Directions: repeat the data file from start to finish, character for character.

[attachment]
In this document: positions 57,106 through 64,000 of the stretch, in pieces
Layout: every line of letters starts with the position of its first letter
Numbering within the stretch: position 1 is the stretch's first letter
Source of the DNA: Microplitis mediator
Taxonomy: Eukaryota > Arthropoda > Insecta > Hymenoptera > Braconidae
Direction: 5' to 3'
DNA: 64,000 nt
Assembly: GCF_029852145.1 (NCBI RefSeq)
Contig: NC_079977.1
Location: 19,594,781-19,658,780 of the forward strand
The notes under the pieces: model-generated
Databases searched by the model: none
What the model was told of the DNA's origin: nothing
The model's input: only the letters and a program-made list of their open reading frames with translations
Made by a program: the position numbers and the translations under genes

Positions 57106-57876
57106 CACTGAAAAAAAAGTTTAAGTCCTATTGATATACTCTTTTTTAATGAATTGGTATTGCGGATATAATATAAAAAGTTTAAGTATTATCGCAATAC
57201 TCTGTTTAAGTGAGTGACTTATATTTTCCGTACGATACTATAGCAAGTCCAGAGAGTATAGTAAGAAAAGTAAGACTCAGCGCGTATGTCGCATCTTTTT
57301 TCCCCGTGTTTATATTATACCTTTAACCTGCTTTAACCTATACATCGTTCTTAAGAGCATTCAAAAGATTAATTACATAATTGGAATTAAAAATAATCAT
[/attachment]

In this document: positions 57,106 through 64,000 of the stretch, in pieces
Layout: every line of letters starts with the position of its first letter
Numbering within the stretch: position 1 is the stretch's first letter
Source of the DNA: Microplitis mediator
Taxonomy: Eukaryota > Arthropoda > Insecta > Hymenoptera > Braconidae
Direction: 5' to 3'
DNA: 64,000 nt
Assembly: GCF_029852145.1 (NCBI RefSeq)
Contig: NC_079977.1
Location: 19,594,781-19,658,780 of the forward strand
The notes under the pieces: model-generated
Databases searched by the model: none
What the model was told of the DNA's origin: nothing
The model's input: only the letters and a program-made list of their open reading frames with translations
Made by a program: the position numbers and the translations under genes

Positions 57106-57876
57106 CACTGAAAAAAAAGTTTAAGTCCTATTGATATACTCTTTTTTAATGAATTGGTATTGCGGATATAATATAAAAAGTTTAAGTATTATCGCAATAC
57201 TCTGTTTAAGTGAGTGACTTATATTTTCCGTACGATACTATAGCAAGTCCAGAGAGTATAGTAAGAAAAGTAAGACTCAGCGCGTATGTCGCATCTTTTT
57301 TCCCCGTGTTTATATTATACCTTTAACCTGCTTTAACCTATACATCGTTCTTAAGAGCATTCAAAAGATTAATTACATAATTGGAATTAAAAATAATCAT